The Transatlantic Accent: What Is It & How Do You Talk In It

30 March 2023
By Sarah Angela Almaden
Japanese House
The Philadelphia Story / Metro-Goldwyn-Mayer

Many, many movies ago we were all introduced to this distinctly glamorous accent known as the Transatlantic accent or the Mid-Atlantic accent. This accent was in vogue among a list of classic Hollywood superstars for years and years and it even became a fixture in many classic movies such as The Philadelphia Story, Bringing Up Baby, His Girl Friday, All About Eve, It Happened One Night and Citizen Kane. But one day, this particular way of speaking just turned into dust… though, if we want to travel back in time and hear this Hollywood accent, all we have to do is watch a golden age Hollywood film.

What is the Transatlantic accent or a Mid-Atlantic accent

The Transatlantic or Mid-Atlantic accent is a very specific half-British and half-American accent. It doesn’t sound fully British. It also doesn’t sound fully American. One thing's for certain, this millionaire-sounding accent is a sham. A SHAM, I’m telling ya. A SHAM. No, really. The accent is totally fake and people, especially the upper echelon of society, consciously learned to speak with this accent while attending exclusive boarding schools.

Origins of the Transatlantic accent or a Mid-Atlantic accent

It's unclear where this Hollywood elite accent first appeared, although some believe it dates back to the early 1900s when Australian linguist and phonetician William Tilly coined the term "World English" to describe his Mid-Atlantic speech standard. Tilly characterized World English as a speech pattern without any distinctive regional dialect pattern, which was then used and taught in fancy finishing schools for affluent American families.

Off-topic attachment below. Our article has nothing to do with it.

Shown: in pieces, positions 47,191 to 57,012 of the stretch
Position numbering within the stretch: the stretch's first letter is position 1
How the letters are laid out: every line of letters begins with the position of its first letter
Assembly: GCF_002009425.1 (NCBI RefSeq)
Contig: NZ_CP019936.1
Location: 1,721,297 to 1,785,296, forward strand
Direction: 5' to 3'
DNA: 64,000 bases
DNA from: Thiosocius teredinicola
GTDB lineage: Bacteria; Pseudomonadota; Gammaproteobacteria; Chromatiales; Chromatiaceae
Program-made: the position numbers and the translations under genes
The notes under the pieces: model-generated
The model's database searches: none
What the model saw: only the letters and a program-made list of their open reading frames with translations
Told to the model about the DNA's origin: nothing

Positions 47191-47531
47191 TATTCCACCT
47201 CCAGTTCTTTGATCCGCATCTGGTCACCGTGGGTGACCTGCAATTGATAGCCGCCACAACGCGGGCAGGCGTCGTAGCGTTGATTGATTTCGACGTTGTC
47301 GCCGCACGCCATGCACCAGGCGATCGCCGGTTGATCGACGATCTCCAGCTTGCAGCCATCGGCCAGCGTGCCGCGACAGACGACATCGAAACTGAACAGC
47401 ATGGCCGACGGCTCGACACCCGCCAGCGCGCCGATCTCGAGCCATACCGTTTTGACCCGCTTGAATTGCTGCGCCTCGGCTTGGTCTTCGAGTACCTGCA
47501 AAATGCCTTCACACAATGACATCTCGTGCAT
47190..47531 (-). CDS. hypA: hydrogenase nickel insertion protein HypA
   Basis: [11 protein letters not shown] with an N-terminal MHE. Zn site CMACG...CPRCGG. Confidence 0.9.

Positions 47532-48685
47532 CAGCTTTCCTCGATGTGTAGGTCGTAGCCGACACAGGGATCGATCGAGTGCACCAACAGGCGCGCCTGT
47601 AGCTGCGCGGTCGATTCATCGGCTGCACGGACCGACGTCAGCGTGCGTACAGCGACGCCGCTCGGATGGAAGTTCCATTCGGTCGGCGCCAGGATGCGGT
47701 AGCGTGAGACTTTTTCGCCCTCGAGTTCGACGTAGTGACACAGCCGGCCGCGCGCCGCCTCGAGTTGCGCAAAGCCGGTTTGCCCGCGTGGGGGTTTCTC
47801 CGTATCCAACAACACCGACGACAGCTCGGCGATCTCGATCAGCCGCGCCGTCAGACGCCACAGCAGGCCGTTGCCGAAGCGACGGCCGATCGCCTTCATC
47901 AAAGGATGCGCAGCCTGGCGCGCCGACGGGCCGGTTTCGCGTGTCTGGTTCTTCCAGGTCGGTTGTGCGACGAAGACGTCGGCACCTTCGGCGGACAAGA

Between the 1920s and 1940s, World English became increasingly popular in oratory classes and theater programs. Its rise in popularity is attributed to voice coach and acting consultant Edith Skinner. In her instructional book Speak with Distinction, Skinner referred to this posh way of speaking as the "Good Speech," defining it as acceptable for American pronunciation for “classics and elevated readings.”

Coincidentally, as American cinema began in New York City and Philadelphia, this interesting way of speech spread more widely. As a result, Hollywood studios openly supported and strongly encouraged their actors to learn and use the Transatlantic accent, allowing them to express an air of refinement and high social standing. But, by the end of World War II, American elites and even Hollywood stars stopped speaking the swanky Mid-Atlantic English. Yet, some people, like the American author William F. Buckley and the Hollywood leading lady Katharine Hepburn, still used the consciously learned accent to emphasize their way of speaking.

How to sound like a Hollywood Star with a Transatlantic accent

  1. Drop the “r” at the end of the words
    1. a) Winner would sound like “win-nuh”
    2. b) Car would sound like “caah”
    3. c) After would sound like “af-tuh”
  2. Stress the letter “t” as a sharp “t” sound
    1. a) Butter would sound like “bu-tuh”
    2. b) Twenty would sound like “twen-tee”
    3. c) Nutty would like “nut-tee”
  3. Use long vowel sounds
    1. a) Party would sound like “pahhh-tee”
    2. b) Family would sound like “fahh-mih-leeh”
    3. c) Longer would sound like “lohhng-guh”

People who spoke with a Transatlantic accent

  • Katharine Hepburn
  • Ingrid Bergman
  • Cary Grant
  • Bette Davis
  • Franklin D. Roosevelt
  • Jacqueline Kennedy Onassis
  • Vincent Price
  • Christopher Plummer
  • Orson Welles
  • Eleanor Roosevelt
  • Grace Kelly